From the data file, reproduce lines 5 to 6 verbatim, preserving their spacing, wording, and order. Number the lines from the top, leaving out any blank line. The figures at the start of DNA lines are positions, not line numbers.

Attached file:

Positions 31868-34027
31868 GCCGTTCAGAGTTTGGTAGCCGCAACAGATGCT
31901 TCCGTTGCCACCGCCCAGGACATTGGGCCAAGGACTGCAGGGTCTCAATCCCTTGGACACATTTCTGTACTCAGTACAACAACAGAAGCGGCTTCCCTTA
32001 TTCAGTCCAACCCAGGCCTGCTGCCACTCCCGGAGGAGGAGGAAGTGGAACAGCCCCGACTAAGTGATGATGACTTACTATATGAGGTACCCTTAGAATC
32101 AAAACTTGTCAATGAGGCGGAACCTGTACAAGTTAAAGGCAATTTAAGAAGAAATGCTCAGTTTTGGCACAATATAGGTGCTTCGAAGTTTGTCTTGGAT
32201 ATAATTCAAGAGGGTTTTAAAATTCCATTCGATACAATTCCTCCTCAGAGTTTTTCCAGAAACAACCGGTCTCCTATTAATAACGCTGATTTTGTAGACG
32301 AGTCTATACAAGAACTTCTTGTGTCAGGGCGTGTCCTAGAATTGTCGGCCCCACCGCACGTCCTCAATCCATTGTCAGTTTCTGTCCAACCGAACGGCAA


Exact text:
32101 AAAACTTGTCAATGAGGCGGAACCTGTACAAGTTAAAGGCAATTTAAGAAGAAATGCTCAGTTTTGGCACAATATAGGTGCTTCGAAGTTTGTCTTGGAT
32201 ATAATTCAAGAGGGTTTTAAAATTCCATTCGATACAATTCCTCCTCAGAGTTTTTCCAGAAACAACCGGTCTCCTATTAATAACGCTGATTTTGTAGACG